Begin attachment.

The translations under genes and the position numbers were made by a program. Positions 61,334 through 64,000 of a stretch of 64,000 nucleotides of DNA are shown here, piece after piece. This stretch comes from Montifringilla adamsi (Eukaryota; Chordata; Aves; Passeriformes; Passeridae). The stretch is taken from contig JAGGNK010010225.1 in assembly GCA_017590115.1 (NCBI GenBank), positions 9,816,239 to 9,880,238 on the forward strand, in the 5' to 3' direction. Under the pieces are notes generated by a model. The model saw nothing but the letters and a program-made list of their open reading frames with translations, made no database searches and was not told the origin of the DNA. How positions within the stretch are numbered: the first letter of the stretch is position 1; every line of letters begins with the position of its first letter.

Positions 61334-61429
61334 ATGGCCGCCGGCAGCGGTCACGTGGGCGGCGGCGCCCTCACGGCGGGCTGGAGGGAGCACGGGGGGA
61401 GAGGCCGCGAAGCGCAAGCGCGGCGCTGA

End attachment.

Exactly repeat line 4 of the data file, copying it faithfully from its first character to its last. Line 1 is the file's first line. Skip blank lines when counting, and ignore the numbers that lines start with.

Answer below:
61401 GAGGCCGCGAAGCGCAAGCGCGGCGCTGA